British Government Criticizes US Withdrawal from Afghanistan

British Defense Secretary Ben Wallace fears that the rapid US withdrawal from Afghanistan opens the door to returning the Al Qaeda terror network in that country. It is not often that London is so openly critical of American decisions. The NATO Council will meet this afternoon in Afghanistan.


“It was not the right time and not the right decision,” Secretary Wallace describes US President Joe Biden’s decision to withdraw his troops completely from Afghanistan by the end of this month. Since then, the extremist Taliban rebels have overrun one provincial capital after another.

Secretary Wallace fears that the Al Qaeda terror network could now re-establish bases in Taliban-controlled areas in Afghanistan, just as it did before the 9/11 attacks. It was precisely preventing the presence of Al Qaeda that prompted the US to invade Afghanistan at the end of 2001.

Wallace has criticized not only President Biden but also his predecessor Donald Trump. After all, the US withdrawal (and, as a result, that of the other NATO troops) was agreed in the Doha Agreement (in Qatar) that Trump concluded with the Taliban in February last year. “That is a bad deal because it allows the Taliban to claim victory and has undermined the authority of the Afghan government,” Wallace said.

The NATO Council will meet in Brussels this afternoon to discuss the situation in Afghanistan. Member States may try to coordinate the temporary sending of troops to that country. The US will send 3,000 elite soldiers to accompany the evacuation of compatriots, embassy personnel and Afghans who have worked for the US. The British will send up to 600 soldiers.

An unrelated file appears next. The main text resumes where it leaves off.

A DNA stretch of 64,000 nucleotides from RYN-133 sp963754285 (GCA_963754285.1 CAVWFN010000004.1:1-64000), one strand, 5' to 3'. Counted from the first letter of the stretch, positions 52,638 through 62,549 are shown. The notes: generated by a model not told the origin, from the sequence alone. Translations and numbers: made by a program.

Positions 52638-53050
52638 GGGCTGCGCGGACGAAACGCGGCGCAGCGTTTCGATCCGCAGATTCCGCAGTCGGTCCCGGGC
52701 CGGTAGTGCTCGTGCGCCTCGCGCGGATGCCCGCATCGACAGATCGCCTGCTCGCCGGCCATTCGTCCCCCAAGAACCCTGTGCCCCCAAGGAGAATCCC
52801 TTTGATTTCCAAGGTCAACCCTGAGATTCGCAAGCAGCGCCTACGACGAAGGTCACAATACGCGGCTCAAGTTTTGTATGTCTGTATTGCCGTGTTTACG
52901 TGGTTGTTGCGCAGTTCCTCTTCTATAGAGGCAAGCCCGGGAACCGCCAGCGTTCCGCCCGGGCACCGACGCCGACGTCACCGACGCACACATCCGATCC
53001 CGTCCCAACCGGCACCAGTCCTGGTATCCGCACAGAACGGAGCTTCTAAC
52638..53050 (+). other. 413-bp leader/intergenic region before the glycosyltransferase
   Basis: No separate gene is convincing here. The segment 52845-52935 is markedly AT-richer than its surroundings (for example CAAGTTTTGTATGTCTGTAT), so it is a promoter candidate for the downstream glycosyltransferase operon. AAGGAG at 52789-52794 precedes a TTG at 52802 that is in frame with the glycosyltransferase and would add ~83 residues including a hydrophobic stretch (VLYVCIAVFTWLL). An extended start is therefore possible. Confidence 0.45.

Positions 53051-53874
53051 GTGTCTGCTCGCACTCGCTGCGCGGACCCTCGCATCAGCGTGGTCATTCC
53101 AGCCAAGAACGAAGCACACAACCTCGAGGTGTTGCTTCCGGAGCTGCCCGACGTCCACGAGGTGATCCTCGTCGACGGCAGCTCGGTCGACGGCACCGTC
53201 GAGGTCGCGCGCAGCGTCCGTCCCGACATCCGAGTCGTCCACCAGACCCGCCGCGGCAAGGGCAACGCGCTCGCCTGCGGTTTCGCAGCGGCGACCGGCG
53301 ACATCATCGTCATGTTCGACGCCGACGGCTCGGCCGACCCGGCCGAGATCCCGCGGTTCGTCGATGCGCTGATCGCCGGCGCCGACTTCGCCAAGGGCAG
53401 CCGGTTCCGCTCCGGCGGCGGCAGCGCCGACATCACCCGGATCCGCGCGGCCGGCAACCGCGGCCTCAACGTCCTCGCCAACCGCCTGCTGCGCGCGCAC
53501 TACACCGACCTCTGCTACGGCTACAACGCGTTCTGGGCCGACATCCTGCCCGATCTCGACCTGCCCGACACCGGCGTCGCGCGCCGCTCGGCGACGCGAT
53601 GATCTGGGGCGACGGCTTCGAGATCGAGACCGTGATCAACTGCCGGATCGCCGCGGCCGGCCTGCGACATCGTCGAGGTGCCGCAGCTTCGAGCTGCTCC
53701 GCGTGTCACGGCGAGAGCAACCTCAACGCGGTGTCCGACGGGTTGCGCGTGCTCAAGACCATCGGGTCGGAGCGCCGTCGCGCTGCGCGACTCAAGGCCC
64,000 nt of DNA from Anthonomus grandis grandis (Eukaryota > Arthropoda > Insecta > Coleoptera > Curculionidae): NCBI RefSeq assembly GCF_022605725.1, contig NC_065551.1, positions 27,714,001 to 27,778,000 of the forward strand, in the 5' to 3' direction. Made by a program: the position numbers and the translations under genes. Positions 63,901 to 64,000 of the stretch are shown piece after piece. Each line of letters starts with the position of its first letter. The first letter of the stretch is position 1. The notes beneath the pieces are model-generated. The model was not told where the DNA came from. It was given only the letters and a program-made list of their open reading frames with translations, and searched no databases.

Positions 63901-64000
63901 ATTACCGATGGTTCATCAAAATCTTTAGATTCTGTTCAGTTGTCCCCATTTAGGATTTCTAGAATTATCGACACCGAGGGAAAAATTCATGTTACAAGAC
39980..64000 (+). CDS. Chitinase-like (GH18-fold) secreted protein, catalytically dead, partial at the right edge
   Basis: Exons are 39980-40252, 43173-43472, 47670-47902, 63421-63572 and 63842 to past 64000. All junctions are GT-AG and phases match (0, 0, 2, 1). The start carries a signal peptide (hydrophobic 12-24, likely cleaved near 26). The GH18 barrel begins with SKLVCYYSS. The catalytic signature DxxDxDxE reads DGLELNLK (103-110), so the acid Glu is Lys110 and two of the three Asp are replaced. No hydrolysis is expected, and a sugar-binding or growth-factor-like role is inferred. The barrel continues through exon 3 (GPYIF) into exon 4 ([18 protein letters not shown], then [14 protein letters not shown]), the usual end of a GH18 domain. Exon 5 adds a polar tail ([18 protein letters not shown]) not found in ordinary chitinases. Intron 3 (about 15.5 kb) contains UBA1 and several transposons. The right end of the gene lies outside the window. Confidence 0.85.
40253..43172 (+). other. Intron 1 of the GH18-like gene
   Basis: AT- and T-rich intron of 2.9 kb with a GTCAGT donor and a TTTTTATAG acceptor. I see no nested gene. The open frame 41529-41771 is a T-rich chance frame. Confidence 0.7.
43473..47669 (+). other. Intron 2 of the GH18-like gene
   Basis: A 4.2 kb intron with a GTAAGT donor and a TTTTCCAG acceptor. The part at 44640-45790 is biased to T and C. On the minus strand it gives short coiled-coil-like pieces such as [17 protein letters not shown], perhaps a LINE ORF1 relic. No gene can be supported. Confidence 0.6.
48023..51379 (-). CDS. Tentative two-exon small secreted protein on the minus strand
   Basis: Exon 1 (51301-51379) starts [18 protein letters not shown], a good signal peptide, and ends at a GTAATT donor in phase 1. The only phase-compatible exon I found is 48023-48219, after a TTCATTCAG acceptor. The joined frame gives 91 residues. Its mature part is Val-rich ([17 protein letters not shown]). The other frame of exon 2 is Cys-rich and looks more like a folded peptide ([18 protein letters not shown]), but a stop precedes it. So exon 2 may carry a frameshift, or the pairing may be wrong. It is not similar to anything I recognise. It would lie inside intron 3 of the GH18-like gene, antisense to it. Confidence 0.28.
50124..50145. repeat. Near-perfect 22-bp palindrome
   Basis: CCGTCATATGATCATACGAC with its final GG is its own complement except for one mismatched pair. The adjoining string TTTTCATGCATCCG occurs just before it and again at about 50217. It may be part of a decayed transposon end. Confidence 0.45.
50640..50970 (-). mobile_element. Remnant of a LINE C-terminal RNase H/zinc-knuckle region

Whether other NATO countries will also contribute will probably become apparent later. Nevertheless, a military operation limited in time and terrain that would minimize the risk of conflict with the Taliban or other rebels might be possible, if only to recruit its own people, embassy personnel and former Afghan employees such as translators and others for to prevent a bloodbath.

Denmark has now decided to close the embassy in Kabul temporarily. All personnel will be evacuated as soon as possible. Australia had also previously closed its embassy in Afghanistan. Our country has no embassy in Afghanistan.

Germany to use charter flights to evacuate embassy and Afghan employees. That should have happened at the end of this month but is now being accelerated.

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